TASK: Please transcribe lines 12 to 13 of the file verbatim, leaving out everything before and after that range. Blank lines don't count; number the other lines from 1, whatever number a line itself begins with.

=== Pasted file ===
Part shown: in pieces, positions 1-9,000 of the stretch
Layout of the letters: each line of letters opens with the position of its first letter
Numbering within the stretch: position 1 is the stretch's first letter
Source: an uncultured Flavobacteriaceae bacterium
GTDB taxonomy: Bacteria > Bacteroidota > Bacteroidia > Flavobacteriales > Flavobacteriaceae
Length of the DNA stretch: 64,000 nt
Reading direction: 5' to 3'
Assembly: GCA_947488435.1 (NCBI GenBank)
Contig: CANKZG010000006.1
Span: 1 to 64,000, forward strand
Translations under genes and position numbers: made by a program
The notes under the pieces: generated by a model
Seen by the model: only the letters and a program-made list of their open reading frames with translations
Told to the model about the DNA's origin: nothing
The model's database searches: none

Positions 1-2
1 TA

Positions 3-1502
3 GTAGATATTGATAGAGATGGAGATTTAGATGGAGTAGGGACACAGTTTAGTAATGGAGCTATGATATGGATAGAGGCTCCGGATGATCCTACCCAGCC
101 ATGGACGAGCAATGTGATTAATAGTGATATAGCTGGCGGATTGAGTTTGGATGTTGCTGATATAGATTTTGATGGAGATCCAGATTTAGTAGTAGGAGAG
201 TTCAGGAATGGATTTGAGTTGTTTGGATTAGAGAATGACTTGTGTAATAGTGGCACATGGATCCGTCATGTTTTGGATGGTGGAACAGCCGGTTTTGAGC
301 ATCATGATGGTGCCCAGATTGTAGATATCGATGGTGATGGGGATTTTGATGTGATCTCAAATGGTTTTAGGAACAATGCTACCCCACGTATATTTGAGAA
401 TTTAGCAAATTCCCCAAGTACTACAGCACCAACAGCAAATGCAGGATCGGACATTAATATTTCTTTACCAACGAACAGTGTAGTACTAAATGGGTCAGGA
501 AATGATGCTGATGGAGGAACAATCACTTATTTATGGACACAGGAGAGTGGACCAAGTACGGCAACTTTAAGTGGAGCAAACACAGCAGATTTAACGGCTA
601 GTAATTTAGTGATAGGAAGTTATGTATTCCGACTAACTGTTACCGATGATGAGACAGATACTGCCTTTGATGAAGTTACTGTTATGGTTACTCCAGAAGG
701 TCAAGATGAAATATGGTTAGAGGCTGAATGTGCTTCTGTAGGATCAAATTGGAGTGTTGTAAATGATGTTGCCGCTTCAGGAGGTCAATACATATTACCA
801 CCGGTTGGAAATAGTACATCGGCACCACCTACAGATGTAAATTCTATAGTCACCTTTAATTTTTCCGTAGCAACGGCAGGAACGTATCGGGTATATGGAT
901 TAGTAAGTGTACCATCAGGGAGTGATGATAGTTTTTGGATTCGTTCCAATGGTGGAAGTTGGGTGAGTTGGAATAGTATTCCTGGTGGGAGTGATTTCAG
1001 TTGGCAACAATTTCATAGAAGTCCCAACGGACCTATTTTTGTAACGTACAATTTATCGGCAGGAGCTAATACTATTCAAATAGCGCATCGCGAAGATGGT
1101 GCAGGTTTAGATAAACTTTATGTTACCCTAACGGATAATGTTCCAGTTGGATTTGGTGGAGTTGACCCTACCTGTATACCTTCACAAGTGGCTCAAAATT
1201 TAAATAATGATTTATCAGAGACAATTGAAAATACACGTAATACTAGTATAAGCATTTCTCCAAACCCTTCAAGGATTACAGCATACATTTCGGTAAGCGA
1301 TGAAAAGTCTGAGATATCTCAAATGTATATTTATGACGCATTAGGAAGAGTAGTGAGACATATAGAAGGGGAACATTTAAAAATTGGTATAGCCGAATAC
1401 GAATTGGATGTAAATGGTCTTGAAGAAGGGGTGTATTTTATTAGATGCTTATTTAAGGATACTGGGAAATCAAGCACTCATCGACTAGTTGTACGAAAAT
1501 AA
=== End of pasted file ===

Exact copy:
The notes under the pieces: generated by a model
Seen by the model: only the letters and a program-made list of their open reading frames with translations